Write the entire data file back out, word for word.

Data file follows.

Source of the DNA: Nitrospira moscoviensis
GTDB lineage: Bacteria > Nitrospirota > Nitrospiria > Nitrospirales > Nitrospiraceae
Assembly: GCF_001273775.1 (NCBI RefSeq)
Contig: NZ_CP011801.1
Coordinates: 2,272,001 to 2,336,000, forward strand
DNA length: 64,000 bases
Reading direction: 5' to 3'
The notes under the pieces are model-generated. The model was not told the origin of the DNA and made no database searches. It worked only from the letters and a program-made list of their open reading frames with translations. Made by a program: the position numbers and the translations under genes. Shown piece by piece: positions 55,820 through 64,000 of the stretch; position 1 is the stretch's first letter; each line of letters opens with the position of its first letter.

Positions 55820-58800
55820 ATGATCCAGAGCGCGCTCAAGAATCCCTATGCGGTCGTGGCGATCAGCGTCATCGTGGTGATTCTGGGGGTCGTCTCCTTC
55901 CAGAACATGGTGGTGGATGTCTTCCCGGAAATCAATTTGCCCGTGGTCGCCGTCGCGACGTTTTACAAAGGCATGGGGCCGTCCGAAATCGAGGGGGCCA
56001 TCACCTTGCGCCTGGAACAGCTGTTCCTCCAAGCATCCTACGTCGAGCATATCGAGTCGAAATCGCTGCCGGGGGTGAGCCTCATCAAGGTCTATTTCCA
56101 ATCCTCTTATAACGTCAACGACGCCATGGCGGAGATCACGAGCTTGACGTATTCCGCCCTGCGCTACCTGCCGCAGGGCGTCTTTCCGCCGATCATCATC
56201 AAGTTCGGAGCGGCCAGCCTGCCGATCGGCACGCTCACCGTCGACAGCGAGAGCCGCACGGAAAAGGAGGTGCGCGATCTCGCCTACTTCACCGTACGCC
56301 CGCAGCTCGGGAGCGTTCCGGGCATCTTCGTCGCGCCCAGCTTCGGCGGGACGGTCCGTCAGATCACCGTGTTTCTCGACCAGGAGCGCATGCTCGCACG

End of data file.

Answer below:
Source of the DNA: Nitrospira moscoviensis
GTDB lineage: Bacteria > Nitrospirota > Nitrospiria > Nitrospirales > Nitrospiraceae
Assembly: GCF_001273775.1 (NCBI RefSeq)
Contig: NZ_CP011801.1
Coordinates: 2,272,001 to 2,336,000, forward strand
DNA length: 64,000 bases
Reading direction: 5' to 3'
The notes under the pieces are model-generated. The model was not told the origin of the DNA and made no database searches. It worked only from the letters and a program-made list of their open reading frames with translations. Made by a program: the position numbers and the translations under genes. Shown piece by piece: positions 55,820 through 64,000 of the stretch; position 1 is the stretch's first letter; each line of letters opens with the position of its first letter.

Positions 55820-58800
55820 ATGATCCAGAGCGCGCTCAAGAATCCCTATGCGGTCGTGGCGATCAGCGTCATCGTGGTGATTCTGGGGGTCGTCTCCTTC
55901 CAGAACATGGTGGTGGATGTCTTCCCGGAAATCAATTTGCCCGTGGTCGCCGTCGCGACGTTTTACAAAGGCATGGGGCCGTCCGAAATCGAGGGGGCCA
56001 TCACCTTGCGCCTGGAACAGCTGTTCCTCCAAGCATCCTACGTCGAGCATATCGAGTCGAAATCGCTGCCGGGGGTGAGCCTCATCAAGGTCTATTTCCA
56101 ATCCTCTTATAACGTCAACGACGCCATGGCGGAGATCACGAGCTTGACGTATTCCGCCCTGCGCTACCTGCCGCAGGGCGTCTTTCCGCCGATCATCATC
56201 AAGTTCGGAGCGGCCAGCCTGCCGATCGGCACGCTCACCGTCGACAGCGAGAGCCGCACGGAAAAGGAGGTGCGCGATCTCGCCTACTTCACCGTACGCC
56301 CGCAGCTCGGGAGCGTTCCGGGCATCTTCGTCGCGCCCAGCTTCGGCGGGACGGTCCGTCAGATCACCGTGTTTCTCGACCAGGAGCGCATGCTCGCACG